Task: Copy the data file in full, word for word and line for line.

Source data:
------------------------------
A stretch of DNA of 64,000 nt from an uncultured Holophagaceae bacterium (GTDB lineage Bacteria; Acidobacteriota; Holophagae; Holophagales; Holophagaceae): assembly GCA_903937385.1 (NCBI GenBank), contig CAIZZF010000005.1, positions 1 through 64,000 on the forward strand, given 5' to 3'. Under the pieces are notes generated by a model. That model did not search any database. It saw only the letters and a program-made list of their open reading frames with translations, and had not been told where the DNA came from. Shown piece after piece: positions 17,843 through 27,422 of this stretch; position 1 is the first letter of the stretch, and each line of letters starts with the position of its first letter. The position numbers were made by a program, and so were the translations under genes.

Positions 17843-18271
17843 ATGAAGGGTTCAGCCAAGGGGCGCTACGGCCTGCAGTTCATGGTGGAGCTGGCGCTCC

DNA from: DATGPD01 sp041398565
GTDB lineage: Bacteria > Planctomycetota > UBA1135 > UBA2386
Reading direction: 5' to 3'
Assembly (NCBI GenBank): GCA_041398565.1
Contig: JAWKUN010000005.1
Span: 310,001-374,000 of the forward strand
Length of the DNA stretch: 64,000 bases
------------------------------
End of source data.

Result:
A stretch of DNA of 64,000 nt from an uncultured Holophagaceae bacterium (GTDB lineage Bacteria; Acidobacteriota; Holophagae; Holophagales; Holophagaceae): assembly GCA_903937385.1 (NCBI GenBank), contig CAIZZF010000005.1, positions 1 through 64,000 on the forward strand, given 5' to 3'. Under the pieces are notes generated by a model. That model did not search any database. It saw only the letters and a program-made list of their open reading frames with translations, and had not been told where the DNA came from. Shown piece after piece: positions 17,843 through 27,422 of this stretch; position 1 is the first letter of the stretch, and each line of letters starts with the position of its first letter. The position numbers were made by a program, and so were the translations under genes.

Positions 17843-18271
17843 ATGAAGGGTTCAGCCAAGGGGCGCTACGGCCTGCAGTTCATGGTGGAGCTGGCGCTCC

DNA from: DATGPD01 sp041398565
GTDB lineage: Bacteria > Planctomycetota > UBA1135 > UBA2386
Reading direction: 5' to 3'
Assembly (NCBI GenBank): GCA_041398565.1
Contig: JAWKUN010000005.1
Span: 310,001-374,000 of the forward strand
Length of the DNA stretch: 64,000 bases